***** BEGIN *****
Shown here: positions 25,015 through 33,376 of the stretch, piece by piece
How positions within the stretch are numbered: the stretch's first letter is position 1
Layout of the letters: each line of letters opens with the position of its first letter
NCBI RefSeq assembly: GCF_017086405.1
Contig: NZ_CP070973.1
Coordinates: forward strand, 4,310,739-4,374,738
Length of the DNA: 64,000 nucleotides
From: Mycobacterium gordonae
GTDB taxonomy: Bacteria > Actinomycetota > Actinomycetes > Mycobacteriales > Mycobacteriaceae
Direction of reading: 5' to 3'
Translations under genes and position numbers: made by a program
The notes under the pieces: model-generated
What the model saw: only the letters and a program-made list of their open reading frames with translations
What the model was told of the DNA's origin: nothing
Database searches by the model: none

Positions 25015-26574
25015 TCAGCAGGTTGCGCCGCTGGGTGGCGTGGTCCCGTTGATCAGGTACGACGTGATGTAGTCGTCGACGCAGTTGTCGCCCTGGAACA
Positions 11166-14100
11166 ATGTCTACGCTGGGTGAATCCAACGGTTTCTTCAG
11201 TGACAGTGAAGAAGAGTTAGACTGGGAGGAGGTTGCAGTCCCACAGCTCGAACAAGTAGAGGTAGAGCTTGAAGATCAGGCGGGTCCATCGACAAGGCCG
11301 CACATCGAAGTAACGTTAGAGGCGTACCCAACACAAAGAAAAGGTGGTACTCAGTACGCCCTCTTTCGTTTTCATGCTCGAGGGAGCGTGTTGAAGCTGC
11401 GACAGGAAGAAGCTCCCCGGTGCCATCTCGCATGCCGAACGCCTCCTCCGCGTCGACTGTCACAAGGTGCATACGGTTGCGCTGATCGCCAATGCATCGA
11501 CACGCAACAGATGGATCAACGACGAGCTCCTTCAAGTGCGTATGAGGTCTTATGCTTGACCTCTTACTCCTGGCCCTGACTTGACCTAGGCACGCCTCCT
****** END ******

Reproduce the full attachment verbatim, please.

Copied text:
Shown here: positions 25,015 through 33,376 of the stretch, piece by piece
How positions within the stretch are numbered: the stretch's first letter is position 1
Layout of the letters: each line of letters opens with the position of its first letter
NCBI RefSeq assembly: GCF_017086405.1
Contig: NZ_CP070973.1
Coordinates: forward strand, 4,310,739-4,374,738
Length of the DNA: 64,000 nucleotides
From: Mycobacterium gordonae
GTDB taxonomy: Bacteria > Actinomycetota > Actinomycetes > Mycobacteriales > Mycobacteriaceae
Direction of reading: 5' to 3'
Translations under genes and position numbers: made by a program
The notes under the pieces: model-generated
What the model saw: only the letters and a program-made list of their open reading frames with translations
What the model was told of the DNA's origin: nothing
Database searches by the model: none

Positions 25015-26574
25015 TCAGCAGGTTGCGCCGCTGGGTGGCGTGGTCCCGTTGATCAGGTACGACGTGATGTAGTCGTCGACGCAGTTGTCGCCCTGGAACA
Positions 11166-14100
11166 ATGTCTACGCTGGGTGAATCCAACGGTTTCTTCAG
11201 TGACAGTGAAGAAGAGTTAGACTGGGAGGAGGTTGCAGTCCCACAGCTCGAACAAGTAGAGGTAGAGCTTGAAGATCAGGCGGGTCCATCGACAAGGCCG
11301 CACATCGAAGTAACGTTAGAGGCGTACCCAACACAAAGAAAAGGTGGTACTCAGTACGCCCTCTTTCGTTTTCATGCTCGAGGGAGCGTGTTGAAGCTGC
11401 GACAGGAAGAAGCTCCCCGGTGCCATCTCGCATGCCGAACGCCTCCTCCGCGTCGACTGTCACAAGGTGCATACGGTTGCGCTGATCGCCAATGCATCGA
11501 CACGCAACAGATGGATCAACGACGAGCTCCTTCAAGTGCGTATGAGGTCTTATGCTTGACCTCTTACTCCTGGCCCTGACTTGACCTAGGCACGCCTCCT